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Meet the world’s newest animal robot: Bat Bot.
Researchers have successfully simulated the movement of a bat’s wings, one of the animal kingdom’s most complex motions, and turned their discovery into a self-contained autonomous robot.
The bat is made of carbon fiber bones, and the elastic properties of bat wings are simulated by a 56 micron-thick silicon sheet. The intricate movements of more than 40 wing joints found on real bats are simplified into just nine key 3D-printed joints, which keep the machine at just 93 grams, or about the weight of a deck of cards.
The bat robot represents “the holy grail of aerial robotics,” according to the University of Illinois at Urbana-Champaign and Caltech researchers who created it.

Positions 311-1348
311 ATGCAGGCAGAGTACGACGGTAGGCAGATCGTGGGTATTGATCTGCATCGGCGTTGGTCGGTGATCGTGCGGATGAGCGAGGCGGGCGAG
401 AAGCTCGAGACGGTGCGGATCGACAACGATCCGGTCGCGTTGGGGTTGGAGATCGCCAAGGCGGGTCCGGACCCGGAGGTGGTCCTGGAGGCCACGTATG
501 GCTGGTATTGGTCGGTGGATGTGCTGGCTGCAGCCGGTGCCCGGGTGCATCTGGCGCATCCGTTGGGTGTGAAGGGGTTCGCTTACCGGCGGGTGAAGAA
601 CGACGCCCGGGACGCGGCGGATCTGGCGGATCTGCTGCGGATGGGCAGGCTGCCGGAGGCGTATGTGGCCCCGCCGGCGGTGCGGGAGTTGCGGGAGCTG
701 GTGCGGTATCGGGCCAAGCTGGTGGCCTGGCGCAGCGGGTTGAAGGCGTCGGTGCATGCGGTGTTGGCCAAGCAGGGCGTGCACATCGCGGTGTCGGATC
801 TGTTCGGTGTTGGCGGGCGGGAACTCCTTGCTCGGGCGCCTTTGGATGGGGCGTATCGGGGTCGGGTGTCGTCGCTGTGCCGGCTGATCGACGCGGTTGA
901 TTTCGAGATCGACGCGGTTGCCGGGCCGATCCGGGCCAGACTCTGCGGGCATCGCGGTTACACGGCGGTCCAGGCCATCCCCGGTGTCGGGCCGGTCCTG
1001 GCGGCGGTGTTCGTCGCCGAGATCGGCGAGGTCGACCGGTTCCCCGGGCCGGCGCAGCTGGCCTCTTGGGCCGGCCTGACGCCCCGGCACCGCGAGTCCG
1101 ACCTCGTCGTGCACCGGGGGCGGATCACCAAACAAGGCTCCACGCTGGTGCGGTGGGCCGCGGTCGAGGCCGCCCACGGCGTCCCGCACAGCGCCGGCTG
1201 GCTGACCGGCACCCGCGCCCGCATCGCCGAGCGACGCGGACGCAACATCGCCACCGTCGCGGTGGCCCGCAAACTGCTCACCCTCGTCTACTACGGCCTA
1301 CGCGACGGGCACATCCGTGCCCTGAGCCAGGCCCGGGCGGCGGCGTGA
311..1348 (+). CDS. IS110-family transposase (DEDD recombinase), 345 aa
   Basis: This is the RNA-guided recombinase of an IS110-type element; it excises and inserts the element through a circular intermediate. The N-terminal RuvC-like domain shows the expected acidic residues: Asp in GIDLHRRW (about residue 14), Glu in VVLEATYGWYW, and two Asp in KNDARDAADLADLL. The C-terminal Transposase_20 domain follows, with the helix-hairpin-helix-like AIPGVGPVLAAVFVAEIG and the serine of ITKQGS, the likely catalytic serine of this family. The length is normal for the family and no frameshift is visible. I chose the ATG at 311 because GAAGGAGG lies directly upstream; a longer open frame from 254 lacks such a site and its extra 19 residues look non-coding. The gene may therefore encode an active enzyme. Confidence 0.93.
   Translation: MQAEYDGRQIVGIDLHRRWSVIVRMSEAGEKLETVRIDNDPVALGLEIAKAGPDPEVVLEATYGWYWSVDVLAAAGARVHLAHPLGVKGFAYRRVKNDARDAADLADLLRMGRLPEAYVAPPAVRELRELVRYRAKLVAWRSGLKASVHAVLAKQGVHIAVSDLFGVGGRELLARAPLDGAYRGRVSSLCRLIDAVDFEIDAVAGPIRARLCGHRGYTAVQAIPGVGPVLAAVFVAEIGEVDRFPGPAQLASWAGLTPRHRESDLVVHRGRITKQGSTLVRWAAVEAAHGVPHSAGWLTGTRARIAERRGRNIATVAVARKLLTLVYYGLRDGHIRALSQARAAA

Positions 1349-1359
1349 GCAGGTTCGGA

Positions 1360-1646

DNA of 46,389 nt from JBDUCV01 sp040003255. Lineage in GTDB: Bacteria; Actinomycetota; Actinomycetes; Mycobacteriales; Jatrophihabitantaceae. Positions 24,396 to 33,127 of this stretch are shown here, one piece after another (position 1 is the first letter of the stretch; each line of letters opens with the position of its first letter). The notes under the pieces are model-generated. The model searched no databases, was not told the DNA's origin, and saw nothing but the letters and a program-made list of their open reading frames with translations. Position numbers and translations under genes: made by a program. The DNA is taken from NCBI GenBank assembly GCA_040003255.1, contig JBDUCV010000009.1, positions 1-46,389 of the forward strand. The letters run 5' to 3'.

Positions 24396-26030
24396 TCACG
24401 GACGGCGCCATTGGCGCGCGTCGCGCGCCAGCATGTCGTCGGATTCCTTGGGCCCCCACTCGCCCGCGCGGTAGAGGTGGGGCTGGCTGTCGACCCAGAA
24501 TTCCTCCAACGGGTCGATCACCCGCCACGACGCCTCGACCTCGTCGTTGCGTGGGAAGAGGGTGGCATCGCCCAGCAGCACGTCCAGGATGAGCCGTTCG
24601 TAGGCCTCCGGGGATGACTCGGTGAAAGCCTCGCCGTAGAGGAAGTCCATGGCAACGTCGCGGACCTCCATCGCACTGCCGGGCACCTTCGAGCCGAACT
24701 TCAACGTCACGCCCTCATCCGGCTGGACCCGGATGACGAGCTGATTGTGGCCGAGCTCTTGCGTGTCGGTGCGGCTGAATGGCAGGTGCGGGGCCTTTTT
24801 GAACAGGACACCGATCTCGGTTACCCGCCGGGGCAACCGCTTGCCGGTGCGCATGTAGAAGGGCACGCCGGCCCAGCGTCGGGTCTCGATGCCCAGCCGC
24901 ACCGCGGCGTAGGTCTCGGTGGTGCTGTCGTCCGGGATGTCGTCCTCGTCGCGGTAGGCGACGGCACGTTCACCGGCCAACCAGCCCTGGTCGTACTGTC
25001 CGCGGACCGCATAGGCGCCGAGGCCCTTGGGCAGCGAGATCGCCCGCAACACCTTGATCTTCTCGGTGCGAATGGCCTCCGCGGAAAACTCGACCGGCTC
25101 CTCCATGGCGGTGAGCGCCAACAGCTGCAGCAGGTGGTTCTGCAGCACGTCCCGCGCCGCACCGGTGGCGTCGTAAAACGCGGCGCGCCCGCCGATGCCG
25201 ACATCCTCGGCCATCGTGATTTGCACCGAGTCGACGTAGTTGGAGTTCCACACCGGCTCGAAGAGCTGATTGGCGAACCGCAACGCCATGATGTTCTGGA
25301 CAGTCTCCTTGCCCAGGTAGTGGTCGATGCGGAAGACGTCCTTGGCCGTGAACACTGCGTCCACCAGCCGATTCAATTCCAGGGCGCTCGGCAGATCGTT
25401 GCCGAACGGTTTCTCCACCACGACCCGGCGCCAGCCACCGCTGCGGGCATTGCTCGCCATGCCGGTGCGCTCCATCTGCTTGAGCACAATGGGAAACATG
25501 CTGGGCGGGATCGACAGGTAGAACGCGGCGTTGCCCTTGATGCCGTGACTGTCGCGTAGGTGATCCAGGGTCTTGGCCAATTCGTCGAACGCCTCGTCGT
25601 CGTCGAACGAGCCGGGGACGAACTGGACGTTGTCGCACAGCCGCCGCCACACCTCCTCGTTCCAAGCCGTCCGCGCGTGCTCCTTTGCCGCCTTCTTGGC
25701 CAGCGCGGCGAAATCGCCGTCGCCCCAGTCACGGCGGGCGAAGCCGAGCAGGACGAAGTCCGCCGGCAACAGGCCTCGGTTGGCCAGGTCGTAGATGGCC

You can watch the bat in flight below:
The robat, if you will, performs five dominant motions seen in the flight of a living bat. It uses an on-board computer, sensors, and DC motors to power and direct its movements.
Bat Bot successfully performed straight flight for up to 30 meters, and completed turning motions and a sharp dive maneuver, similar to what a bat would perform when hunting prey.
The research team believes its autonomous robot could be used for search and rescue operations or applications in tight, urban environments.
You can read the full research paper, penned by Caltech professor and Jet Propulsion Laboratory researcher Soon-Jo Chung, in Science Robotics.
Phillip Tracy is a former technology staff writer at the Daily Dot. He's an expert on smartphones, social media trends, and gadgets. He previously reported on IoT and telecom for RCR Wireless News and contributed to NewBay Media magazine. He now writes for Laptop magazine.